Whether you love him or hate him—or are somewhere in between—one thing is for certain: 2013 is a "make or break" year for USC head coach Lane Kiffin.
Coming off of the resounding disappointment of 2012, Kiffin has used up whatever goodwill he may have had, and now only a return to past glory for USC will garner a return gig for the embattled head man.
But it won't be easy.
USC is far from the dominant program that was widely considered elite in the last decade when former head coach Pete Carroll was perched atop of the college football world.
For Kiffin to return to USC in 2014, he will have had to remedy a variety of issues that many perceive as shortcomings for this year's version of the men of Troy.
This slideshow will look at some of the challenges Kiffin faces in his effort to return USC to the pinnacle of college football world.
If he is successful, the Kiffin naysayers will be hating life for at least one more year, but if not, it will likely be time to welcome a new leader to the program.
Either way, here are the obstacles he is facing in 2013...
As Kiffin and his quarterbacks coach Clay Helton embark on the unenviable task of replacing four-year starter Matt Barkley, there will be two primary tasks facing them.
First, they must decide on whom that starting quarterback will be—either Cody Kessler or Max Wittek—and when they do, they will have to craft an early game plan to accommodate that player's infusion into the offense.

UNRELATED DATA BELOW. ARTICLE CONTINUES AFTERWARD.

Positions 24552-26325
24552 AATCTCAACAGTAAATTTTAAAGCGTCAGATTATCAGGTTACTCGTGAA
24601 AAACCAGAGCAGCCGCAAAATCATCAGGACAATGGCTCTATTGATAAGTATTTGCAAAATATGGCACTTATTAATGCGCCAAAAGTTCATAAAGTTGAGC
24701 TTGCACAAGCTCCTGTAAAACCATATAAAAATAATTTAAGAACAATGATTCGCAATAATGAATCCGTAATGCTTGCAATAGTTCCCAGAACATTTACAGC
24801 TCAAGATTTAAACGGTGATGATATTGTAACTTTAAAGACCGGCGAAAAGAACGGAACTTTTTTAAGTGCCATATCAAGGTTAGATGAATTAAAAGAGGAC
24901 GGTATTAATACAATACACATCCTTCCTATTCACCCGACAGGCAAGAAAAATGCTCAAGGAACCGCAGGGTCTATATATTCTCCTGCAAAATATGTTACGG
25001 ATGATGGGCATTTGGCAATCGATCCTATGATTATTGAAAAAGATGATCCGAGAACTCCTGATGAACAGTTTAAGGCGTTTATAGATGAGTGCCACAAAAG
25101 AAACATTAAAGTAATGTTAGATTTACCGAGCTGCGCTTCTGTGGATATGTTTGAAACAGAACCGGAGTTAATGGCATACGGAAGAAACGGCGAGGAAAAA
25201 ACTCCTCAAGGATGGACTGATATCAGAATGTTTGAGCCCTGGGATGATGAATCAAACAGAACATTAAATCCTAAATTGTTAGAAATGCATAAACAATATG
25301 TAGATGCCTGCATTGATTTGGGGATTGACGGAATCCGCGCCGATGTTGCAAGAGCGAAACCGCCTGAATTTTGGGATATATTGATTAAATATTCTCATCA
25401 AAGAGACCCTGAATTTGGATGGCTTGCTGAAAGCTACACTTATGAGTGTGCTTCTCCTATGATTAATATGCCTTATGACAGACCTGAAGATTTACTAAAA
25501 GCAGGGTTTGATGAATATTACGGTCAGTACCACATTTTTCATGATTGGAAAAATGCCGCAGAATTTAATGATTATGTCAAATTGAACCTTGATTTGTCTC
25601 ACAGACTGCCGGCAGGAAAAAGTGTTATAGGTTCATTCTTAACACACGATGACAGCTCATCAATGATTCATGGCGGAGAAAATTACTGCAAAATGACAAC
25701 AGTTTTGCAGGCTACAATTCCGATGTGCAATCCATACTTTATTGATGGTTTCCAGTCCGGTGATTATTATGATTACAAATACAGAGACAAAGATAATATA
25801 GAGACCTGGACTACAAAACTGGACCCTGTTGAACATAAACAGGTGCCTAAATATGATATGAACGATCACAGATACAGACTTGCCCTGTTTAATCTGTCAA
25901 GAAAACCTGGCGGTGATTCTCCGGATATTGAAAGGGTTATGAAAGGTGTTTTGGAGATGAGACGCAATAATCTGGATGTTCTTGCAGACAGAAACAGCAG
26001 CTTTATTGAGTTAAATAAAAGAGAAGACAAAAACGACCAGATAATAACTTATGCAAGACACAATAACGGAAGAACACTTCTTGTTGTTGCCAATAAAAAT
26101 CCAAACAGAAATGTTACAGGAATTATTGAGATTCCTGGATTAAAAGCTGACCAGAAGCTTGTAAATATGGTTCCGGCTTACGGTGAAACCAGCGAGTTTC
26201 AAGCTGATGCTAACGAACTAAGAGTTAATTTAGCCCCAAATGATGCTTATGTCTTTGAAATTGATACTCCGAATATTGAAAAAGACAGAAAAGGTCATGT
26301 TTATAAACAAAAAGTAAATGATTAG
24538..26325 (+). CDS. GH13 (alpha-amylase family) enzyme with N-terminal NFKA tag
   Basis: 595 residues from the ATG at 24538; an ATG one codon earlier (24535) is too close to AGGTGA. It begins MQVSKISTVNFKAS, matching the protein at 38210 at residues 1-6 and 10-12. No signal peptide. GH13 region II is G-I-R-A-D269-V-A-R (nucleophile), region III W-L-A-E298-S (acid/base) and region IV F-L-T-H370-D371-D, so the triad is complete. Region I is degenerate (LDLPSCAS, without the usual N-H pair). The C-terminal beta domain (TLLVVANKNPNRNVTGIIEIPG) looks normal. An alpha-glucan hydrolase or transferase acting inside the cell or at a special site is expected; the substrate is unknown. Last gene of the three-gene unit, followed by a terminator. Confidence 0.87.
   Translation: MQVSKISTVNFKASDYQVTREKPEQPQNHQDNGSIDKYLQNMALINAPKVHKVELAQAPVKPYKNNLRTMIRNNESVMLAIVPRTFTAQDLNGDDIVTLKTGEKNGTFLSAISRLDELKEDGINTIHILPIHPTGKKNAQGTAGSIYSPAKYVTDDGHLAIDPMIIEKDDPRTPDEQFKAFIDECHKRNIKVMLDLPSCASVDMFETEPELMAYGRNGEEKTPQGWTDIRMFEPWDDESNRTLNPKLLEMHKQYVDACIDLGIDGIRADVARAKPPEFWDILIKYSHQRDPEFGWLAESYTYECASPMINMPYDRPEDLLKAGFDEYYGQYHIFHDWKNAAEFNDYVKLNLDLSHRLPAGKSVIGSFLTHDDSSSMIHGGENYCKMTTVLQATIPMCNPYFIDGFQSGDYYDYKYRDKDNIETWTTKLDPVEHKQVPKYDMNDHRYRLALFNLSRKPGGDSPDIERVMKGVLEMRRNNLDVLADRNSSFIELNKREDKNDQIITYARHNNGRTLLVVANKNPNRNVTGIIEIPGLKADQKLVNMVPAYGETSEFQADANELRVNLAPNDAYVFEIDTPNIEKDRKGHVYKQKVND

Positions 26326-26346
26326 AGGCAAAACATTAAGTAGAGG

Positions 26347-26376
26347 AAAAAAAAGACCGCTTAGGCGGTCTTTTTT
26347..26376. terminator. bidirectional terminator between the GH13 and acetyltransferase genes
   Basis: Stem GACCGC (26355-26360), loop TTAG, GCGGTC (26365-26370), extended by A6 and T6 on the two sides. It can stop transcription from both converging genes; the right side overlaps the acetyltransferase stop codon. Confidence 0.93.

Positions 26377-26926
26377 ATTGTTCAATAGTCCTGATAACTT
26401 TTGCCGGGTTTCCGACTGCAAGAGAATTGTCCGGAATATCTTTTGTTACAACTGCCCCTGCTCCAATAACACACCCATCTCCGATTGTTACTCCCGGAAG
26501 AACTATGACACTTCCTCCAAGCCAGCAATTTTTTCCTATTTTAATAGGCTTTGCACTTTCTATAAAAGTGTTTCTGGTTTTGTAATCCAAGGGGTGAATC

With Kiffin deciding not to name a starter until fall, whatever game plan the coaches install will have to rely on an efficient running game to take the pressure off of the QB until he proves he can run the offense.
Of course, USC's opponents understand this too, and that makes the integration of the new quarterback a significant challenge for Kiffin in 2013.
Regardless of whom Kiffin and company decide on at the quarterback position, the effectiveness of the offense will be incumbent on a good performance from the "big uglies" up front.
Whether it is pass protection for the new guy or opening holes for a very talented stable of running backs, USC must find five guys who can control the line of scrimmage.
In particular, there are two areas of concern for the O-line: left tackle Aundrey Walker, who must improve his overall play in 2012; and center, where Marcus Martin slides over from the left guard position to take over for Khaled Holmes, who has taken his talent and leadership abilities to the NFL.
A good performance by the offensive line will free up USC's talented tight ends to get involved in the passing game and ensure that Kiffin (or whomever he designates to call plays) has the latitude to create freely, especially as the season progresses.
So far the Trojans look very comfortable in defensive coordinator Clancy Pendergast's new 5-2 scheme, but that comes with a serious qualification.
You see, the "5-2" is a designation for the front seven defensive players, and unfortunately for the Trojans, it is the back four that are creating so much angst in "Trojanville."